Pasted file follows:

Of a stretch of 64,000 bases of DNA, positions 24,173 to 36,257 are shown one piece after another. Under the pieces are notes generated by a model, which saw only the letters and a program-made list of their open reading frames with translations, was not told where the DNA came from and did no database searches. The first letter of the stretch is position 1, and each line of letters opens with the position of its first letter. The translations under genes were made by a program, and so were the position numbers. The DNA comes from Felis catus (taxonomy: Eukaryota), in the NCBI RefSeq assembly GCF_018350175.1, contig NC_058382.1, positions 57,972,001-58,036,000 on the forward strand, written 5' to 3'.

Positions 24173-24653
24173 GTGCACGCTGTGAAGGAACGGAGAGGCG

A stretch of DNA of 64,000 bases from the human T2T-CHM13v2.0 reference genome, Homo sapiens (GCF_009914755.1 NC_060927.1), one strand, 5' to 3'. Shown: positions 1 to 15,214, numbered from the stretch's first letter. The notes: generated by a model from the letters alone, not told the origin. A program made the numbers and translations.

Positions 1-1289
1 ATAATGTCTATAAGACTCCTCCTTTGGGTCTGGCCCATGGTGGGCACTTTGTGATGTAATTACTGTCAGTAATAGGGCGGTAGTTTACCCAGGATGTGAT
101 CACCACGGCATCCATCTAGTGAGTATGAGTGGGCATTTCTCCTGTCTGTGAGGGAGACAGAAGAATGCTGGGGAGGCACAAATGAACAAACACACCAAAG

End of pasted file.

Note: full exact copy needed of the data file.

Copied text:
Of a stretch of 64,000 bases of DNA, positions 24,173 to 36,257 are shown one piece after another. Under the pieces are notes generated by a model, which saw only the letters and a program-made list of their open reading frames with translations, was not told where the DNA came from and did no database searches. The first letter of the stretch is position 1, and each line of letters opens with the position of its first letter. The translations under genes were made by a program, and so were the position numbers. The DNA comes from Felis catus (taxonomy: Eukaryota), in the NCBI RefSeq assembly GCF_018350175.1, contig NC_058382.1, positions 57,972,001-58,036,000 on the forward strand, written 5' to 3'.

Positions 24173-24653
24173 GTGCACGCTGTGAAGGAACGGAGAGGCG

A stretch of DNA of 64,000 bases from the human T2T-CHM13v2.0 reference genome, Homo sapiens (GCF_009914755.1 NC_060927.1), one strand, 5' to 3'. Shown: positions 1 to 15,214, numbered from the stretch's first letter. The notes: generated by a model from the letters alone, not told the origin. A program made the numbers and translations.

Positions 1-1289
1 ATAATGTCTATAAGACTCCTCCTTTGGGTCTGGCCCATGGTGGGCACTTTGTGATGTAATTACTGTCAGTAATAGGGCGGTAGTTTACCCAGGATGTGAT
101 CACCACGGCATCCATCTAGTGAGTATGAGTGGGCATTTCTCCTGTCTGTGAGGGAGACAGAAGAATGCTGGGGAGGCACAAATGAACAAACACACCAAAG